Suffering from fluctuating blood pressure levels? Blood pressure problems can be really uneasy for people whether it be lower or increased blood pressure. However, the danger attached to high blood pressure people can be fatal, as sometimes it may even lead to stroke. Yes, that’s right. However, by following a healthy diet and exercise, these can be avoided. Here are some foods you can include in your diet to regulate your blood pressure that may just save you from a stroke!
- Dried Apricots
The typical adult needs about 4,700 milligrams of potassium each day, the amount that’s considered suitable enough to meet nutritional standards. Low potassium levels can cause high blood pressure or hypertension, which can lead to heart attack or stroke if not managed. One cup of dried apricots houses 1,511 milligrams of potassium, which is equivalent to 32 percent of your daily needs.
Adding more guacamole into your diet may just help you decrease the chances of experiencing a stroke. That is, as long as you take it easy with the salt, because a high intake of sodium is a major cause of high blood pressure, which can result in a stroke. Avocados are loaded with heart-healthy fatty acids that have been shown to decrease inflammation.
A medium-sized potato with the skin still intact comprises just under 20 percent of your daily needs of potassium. This is more than double the amount a medium-sized banana offers! Consuming a potato can give you one-third of your daily needs of the mineral. Include more potatoes into your weekly meal prep to maintain healthy potassium levels to steer clear of high blood pressure and, eventually, a stroke.
Only an ounce of these nuts contains about 74 milligrams, which is 23 percent of a woman’s suggested dietary allowance of magnesium and about 18 percent for men. Cashews are one of the top sources for magnesium. Cashews can also enhance any recipe. Whether it be something savory like a stir-fry of veggies and rice or as a garnish to something sweet like a yogurt parfait, it’s easy to implement this food into your daily meals.
It is well known that spinach is a healthy vegetable. In fact, when consumed in tandem with dairy, the body is able to absorb a definite heart-healthy antioxidant found in spinach, which is known to lessen inflammation and prevent cardiovascular disease if eaten over time. This nutrient-rich vegetable is filled with carotenoids, vitamin K, folate, calcium, and iron. Spinach also has a high amount of fiber that is 2.4 grams per 100-gram serving which is known to lower your risk for heart disease and stroke.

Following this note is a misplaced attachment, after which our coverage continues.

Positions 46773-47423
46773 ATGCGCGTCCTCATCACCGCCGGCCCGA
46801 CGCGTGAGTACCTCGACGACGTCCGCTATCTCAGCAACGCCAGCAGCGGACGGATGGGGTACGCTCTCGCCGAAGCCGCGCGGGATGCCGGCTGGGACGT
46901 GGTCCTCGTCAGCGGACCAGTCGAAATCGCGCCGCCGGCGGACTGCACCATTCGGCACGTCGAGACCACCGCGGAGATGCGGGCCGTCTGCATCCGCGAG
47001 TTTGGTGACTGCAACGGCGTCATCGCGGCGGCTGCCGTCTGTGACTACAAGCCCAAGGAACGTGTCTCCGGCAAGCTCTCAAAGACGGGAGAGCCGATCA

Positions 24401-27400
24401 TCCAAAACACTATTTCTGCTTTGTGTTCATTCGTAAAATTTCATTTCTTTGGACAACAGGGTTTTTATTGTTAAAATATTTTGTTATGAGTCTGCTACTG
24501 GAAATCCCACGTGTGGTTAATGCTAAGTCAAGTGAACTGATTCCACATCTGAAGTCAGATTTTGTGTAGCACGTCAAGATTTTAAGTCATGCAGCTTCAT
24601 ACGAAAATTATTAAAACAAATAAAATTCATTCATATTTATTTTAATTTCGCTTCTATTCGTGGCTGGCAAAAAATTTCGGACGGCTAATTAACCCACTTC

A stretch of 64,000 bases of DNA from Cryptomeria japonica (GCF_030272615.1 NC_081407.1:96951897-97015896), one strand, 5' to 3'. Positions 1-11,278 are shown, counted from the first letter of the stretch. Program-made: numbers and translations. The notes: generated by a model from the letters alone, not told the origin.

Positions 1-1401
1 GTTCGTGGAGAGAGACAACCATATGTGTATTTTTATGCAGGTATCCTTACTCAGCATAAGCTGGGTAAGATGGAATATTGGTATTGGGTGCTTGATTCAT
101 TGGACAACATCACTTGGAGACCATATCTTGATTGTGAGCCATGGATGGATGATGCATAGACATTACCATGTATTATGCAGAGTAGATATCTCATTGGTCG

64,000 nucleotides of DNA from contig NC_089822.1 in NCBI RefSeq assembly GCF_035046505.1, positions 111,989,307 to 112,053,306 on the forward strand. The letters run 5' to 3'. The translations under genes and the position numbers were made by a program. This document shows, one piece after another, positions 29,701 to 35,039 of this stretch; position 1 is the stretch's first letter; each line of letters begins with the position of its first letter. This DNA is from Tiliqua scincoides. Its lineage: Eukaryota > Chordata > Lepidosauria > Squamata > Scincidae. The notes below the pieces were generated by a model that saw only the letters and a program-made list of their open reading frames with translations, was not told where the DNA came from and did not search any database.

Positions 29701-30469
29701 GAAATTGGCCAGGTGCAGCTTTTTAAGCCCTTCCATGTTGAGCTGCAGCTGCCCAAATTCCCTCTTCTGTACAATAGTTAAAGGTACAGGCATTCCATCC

6. Dark Chocolate
What if we told you that eating up to six servings of dark chocolate a week could lessen your chances of developing coronary heart disease, diabetes, and having a stroke? Dark chocolate consists of higher levels of antioxidants, fiber, iron, magnesium, and other trace minerals. Phytochemicals in dark chocolate can help to open blood vessels and also to reduce blood pressure. Keep in mind that dark chocolate can still contain added sugars, so be careful with portion sizes. When eaten in small amounts, dark chocolate can quite truly be a life-saver.
7. Sun-dried Tomatoes
Just 1 cup of sun-dried tomatoes contains about 45.9 milligrams of the antioxidant, and while there isn’t a recommended dietary allowance yet recognized for lycopene, know that any dish with tomatoes in it has a good source of the antioxidant. Consuming between 9 and 21 milligrams per day is enough to decrease a male’s chances of getting prostate cancer. There’s a reason why sun-dried tomatoes are so crammed of antioxidants and other nutrients. Sun-dried tomatoes are ripe tomatoes that have lost the majority of their water content after drying them in the sun, this concentrates their flavor and their nutrients. If using sun-dried tomatoes that are filled with oil, remember that these can be higher in calories than fresh vegetables.
Watermelon is another lycopene-rich fruit. According to a study conducted for Hypertension, those who had prehypertension and consumed watermelon ended up reducing their blood pressure. As we said earlier, high blood pressure is linked with stroke.
You can find a good source of omega-3 fats in just an ounce of walnuts, which is about seven nuts. Over the years there have been numerous studies that have linked nut intake with lower blood pressure and cholesterol levels. Walnuts contain polyunsaturated fats, including alpha-linoleic acid. This type of omega-3 fatty acid can help anyone with inflammation. Simply sprinkle a handful on top of your salad for a heart-healthy boost, or store some in a reusable container for a midday snack!